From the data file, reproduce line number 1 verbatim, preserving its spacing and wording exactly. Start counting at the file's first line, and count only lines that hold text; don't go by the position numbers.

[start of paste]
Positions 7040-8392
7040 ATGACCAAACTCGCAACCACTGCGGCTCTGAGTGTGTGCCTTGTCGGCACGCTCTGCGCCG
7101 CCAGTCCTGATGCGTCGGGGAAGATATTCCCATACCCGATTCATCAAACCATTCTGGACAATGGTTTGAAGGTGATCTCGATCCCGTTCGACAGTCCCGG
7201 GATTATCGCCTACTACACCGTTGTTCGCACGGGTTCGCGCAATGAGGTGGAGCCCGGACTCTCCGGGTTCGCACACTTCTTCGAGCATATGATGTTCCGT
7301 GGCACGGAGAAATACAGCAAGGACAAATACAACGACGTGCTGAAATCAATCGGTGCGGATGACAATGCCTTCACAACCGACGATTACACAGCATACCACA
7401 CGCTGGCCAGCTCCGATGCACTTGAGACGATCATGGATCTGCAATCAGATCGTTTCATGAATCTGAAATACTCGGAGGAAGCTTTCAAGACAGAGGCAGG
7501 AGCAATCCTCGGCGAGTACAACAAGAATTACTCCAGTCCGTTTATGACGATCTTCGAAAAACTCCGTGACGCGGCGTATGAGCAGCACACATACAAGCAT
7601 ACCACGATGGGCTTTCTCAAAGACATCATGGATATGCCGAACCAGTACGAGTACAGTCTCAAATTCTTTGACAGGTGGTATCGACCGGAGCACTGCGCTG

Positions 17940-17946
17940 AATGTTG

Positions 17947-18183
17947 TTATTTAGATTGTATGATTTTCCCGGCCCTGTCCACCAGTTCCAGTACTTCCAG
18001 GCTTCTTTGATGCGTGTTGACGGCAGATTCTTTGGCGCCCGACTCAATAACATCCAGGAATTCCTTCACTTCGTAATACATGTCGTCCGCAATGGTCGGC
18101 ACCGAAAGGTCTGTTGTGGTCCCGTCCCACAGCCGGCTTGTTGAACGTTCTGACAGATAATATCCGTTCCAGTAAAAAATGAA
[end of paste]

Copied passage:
Positions 7040-8392